Managing different student learning

I've been left in an interesting situation with my Year 10 class. This is their last semester before moving into VCE or VCAL, where they get to choose their own subjects. This means that they'll be studying a variety of maths subjects, at different levels of difficulty. Not to mention that under the Australian Curriculum, maths already has an extra level of content beyond Year 10 ("10A").

Further complicating things is the fact that I only took over this class halfway through the year.

I want each student to have the best preparation possible for their plans for Year 11. How a student is planning to continue with their study has a lot of bearing on the content they need to be working on now.

For instance, the students who want to study Mathematical Methods (the second hardest maths in VCE behind Specialist Maths), or are considering it, would be best served by strengthening their algebra skills, and covering some of the material in 10A. That includes indices, logarithms and polynomials. The first topic I cover in Year 12 Maths Methods is the Remainder Theorem. I would love if these kids could be exposed to that in Year 10.

At the other end of the spectrum, we have the students who want to do VCAL Numeracy, which focuses on basic numeracy and skills needed for employment in trades or similar. These kids really would not be thrilled with me if I tried to teach them about logarithms.

And in the middle, we have the students planning on General Maths, and eventually Further Maths in Year 12. Even within this group there's a wide range, from those who aren't particularly fond of maths but who know it's important, to those who could possibly do Methods if they really wanted to, but have decided not to. I still want to extend these students where I can, and not rule out the possibility of changing their minds during the subject selection process.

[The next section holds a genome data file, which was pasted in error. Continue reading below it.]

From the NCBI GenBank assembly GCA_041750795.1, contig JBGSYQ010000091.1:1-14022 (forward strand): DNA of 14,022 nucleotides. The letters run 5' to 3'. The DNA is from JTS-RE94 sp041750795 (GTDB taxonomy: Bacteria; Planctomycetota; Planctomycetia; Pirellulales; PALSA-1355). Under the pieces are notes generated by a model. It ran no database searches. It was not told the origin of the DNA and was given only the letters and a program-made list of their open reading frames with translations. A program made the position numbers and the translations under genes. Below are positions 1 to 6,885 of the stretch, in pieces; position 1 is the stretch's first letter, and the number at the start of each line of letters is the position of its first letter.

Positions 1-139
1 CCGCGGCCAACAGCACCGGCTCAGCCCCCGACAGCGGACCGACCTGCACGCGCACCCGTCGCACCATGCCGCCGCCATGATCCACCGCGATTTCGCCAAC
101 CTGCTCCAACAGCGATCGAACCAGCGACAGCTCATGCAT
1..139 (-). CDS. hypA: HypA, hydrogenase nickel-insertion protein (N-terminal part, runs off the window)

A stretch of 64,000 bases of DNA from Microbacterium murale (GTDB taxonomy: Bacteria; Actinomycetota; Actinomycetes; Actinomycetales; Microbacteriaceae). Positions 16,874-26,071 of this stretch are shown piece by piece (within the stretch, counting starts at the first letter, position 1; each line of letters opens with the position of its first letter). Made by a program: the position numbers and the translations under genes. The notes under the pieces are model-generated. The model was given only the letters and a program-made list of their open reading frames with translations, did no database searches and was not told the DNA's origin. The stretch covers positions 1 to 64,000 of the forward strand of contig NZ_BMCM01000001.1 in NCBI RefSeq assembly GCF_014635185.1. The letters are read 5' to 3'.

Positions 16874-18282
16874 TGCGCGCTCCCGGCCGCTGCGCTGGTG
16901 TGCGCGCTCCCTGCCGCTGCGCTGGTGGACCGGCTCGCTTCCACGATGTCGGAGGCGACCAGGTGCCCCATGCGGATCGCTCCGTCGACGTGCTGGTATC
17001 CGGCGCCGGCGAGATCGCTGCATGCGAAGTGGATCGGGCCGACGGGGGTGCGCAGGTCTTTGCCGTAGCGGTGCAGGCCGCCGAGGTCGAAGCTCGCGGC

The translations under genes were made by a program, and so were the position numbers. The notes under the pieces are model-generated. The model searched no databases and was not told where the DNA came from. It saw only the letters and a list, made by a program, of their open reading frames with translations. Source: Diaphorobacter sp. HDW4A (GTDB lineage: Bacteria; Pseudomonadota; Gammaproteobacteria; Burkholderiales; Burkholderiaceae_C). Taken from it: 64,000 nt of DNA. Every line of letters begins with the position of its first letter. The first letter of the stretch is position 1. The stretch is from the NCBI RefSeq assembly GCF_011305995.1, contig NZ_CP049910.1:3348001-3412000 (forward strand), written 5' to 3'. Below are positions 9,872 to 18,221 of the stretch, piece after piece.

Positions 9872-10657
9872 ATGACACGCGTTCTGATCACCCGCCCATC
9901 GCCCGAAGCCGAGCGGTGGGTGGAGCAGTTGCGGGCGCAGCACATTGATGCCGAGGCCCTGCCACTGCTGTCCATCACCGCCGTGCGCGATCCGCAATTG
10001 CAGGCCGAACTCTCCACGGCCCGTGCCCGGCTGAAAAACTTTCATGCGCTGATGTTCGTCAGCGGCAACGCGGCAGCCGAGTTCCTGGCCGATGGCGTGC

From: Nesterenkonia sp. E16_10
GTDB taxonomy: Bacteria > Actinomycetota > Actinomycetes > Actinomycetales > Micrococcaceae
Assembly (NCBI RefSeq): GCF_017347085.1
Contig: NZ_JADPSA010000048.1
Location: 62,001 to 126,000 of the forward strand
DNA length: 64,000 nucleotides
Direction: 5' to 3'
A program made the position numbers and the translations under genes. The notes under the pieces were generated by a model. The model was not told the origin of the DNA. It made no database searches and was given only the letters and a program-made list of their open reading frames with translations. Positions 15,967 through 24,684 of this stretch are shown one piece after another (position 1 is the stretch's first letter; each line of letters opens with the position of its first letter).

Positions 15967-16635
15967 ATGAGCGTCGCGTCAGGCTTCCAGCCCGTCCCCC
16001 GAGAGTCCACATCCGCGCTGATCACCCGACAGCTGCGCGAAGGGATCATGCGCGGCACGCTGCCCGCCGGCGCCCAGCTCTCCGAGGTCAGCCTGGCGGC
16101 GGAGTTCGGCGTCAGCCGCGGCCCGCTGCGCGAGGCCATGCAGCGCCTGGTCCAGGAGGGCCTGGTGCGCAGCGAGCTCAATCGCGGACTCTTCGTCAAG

In a large school, students could be divided into classes that would allow them to focus on the areas most relevant to their future. But in a small school like mine, we only have the one Year 10 maths class. Instead, I need to find a way to manage the possibility of students all doing different work.

The Plan

I want to have students decide their own plan for what they would study. I gave each student this template:

The first two sections, I had students complete themselves:

  • Maths and Science subjects I am planning to study next year.
  • My Maths learning goals for this semester.

The next section was filled in by the student and myself together. Over a few lessons, I sat down with each student and discussed what their plans are, and we negotiated the skills I'm expecting them to complete this semester.

The codes that are listed match my SBG skills. I identify each unit with two letters, then each skill with a number. This is the same class I first tried SBG with last year, so they're used to the system. At the very start of this term, they were given this complete list of the skills for the semester: